There is no definitive test for Parkinson’s and diagnosis is based on a patient’s symptoms and medical history.
If the skin swab is successful outside laboratory conditions it could be rolled out to achieve faster diagnosis.
Milne said it was not acceptable that people with Parkinson’s had such high degrees of neurological damage at the time of diagnosis, adding: “I think it has to be detected far earlier – the same as cancer and diabetes, earlier diagnosis means far more efficient treatment and a better lifestyle for people.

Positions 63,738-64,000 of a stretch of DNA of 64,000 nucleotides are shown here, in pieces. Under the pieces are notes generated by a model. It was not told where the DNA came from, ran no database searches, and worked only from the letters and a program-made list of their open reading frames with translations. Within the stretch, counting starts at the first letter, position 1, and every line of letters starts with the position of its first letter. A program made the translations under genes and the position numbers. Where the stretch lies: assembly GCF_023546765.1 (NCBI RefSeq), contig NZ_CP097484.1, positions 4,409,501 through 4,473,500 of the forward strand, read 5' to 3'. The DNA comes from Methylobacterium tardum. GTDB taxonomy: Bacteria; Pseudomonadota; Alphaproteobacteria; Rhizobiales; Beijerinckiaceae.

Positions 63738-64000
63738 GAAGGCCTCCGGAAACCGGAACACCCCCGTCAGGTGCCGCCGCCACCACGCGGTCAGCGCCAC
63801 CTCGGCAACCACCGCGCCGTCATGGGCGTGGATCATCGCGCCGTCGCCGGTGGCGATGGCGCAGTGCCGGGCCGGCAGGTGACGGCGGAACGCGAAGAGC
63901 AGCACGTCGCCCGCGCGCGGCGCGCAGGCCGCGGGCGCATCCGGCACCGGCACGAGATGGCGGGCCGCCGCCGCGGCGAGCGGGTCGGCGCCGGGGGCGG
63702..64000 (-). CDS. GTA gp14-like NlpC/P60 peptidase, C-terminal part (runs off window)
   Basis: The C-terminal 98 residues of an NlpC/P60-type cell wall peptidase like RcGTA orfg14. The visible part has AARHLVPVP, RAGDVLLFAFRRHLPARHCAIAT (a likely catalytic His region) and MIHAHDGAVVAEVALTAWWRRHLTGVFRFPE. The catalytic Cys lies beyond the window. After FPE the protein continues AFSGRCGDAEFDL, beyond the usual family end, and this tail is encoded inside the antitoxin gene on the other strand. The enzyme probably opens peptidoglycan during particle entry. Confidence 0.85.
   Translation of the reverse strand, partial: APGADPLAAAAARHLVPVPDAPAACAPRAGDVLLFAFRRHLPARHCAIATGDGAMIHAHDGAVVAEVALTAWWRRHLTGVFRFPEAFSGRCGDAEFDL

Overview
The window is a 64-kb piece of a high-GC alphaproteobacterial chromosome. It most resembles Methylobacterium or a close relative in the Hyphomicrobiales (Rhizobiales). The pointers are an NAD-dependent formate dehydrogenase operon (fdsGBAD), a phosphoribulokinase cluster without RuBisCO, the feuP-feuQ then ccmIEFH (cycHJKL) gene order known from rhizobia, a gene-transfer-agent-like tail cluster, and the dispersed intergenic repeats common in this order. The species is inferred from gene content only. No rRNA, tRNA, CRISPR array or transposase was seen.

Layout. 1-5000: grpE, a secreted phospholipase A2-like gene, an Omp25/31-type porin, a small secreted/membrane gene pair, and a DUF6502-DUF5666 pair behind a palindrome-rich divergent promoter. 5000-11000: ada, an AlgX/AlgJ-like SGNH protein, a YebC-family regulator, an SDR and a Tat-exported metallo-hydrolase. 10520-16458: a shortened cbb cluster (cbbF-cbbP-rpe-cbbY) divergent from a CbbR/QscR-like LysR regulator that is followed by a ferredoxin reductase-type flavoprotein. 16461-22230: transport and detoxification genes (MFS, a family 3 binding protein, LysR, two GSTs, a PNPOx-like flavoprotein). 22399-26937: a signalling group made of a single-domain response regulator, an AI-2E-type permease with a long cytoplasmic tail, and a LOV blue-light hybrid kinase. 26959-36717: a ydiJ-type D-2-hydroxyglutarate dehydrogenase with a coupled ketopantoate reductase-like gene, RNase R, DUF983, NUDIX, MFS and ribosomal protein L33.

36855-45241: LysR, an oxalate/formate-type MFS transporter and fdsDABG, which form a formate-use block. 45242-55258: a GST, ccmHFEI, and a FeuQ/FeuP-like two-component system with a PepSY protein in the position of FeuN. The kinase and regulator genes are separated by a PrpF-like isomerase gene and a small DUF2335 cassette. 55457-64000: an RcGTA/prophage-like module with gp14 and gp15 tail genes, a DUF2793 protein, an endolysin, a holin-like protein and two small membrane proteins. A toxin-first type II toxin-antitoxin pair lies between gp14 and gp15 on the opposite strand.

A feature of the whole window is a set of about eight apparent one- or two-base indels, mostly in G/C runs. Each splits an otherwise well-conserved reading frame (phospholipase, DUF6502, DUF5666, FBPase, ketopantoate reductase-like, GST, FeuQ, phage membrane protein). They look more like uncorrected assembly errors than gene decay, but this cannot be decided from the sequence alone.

“It has been found that exercise and change of diet can make a phenomenal difference.”
She said her husband, a former doctor, was determined to find the right researcher to examine the link between odour and Parkinson’s and they sought out Dr Tilo Kunath at the University of Edinburgh in 2012.
Kunath paired up with Prof Perdita Barran to examine Milne’s sense of smell.
The scientists believed that the scent may be caused by a chemical change in skin oil, known as sebum, that is triggered by the disease.
In their preliminary work they asked Milne to smell T-shirts worn by people who had Parkinson’s and those who did not. She correctly identified the T-shirts worn by Parkinson’s patients but also said that one from the group of people without Parkinson’s smelled like the disease – eight months later that individual was diagnosed with the disease.